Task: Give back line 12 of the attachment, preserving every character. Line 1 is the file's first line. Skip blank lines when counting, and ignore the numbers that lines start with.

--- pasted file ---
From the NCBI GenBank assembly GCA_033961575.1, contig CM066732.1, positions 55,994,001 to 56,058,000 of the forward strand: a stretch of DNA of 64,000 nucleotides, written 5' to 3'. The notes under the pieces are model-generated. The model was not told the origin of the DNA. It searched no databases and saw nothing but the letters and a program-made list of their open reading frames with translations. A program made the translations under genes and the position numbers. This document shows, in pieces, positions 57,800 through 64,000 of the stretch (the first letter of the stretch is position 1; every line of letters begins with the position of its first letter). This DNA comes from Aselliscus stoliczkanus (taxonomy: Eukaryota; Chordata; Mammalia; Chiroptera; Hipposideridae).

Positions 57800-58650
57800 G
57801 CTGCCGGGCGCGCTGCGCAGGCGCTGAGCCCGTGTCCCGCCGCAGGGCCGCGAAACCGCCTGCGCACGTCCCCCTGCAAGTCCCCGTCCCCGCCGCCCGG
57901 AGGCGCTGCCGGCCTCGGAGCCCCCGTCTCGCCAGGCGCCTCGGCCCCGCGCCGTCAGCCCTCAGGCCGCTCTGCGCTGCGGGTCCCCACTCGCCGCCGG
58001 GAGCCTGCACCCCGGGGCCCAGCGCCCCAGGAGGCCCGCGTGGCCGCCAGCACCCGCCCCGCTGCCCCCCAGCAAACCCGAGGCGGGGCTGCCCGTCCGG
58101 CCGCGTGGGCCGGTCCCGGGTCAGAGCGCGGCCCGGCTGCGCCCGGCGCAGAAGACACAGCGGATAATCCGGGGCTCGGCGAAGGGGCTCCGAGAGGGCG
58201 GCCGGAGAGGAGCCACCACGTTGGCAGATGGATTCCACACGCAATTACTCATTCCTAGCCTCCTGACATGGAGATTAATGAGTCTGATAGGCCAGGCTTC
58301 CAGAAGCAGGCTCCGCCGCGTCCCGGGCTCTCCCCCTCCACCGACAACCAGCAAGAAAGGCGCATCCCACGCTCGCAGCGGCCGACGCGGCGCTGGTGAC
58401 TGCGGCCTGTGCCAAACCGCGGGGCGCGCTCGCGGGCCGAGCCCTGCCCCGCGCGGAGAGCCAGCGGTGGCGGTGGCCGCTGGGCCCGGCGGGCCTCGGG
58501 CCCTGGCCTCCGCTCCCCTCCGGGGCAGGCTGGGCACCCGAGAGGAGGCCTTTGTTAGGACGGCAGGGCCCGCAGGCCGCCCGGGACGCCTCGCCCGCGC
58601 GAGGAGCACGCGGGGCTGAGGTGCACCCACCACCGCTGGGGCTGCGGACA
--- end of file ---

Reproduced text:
58601 GAGGAGCACGCGGGGCTGAGGTGCACCCACCACCGCTGGGGCTGCGGACA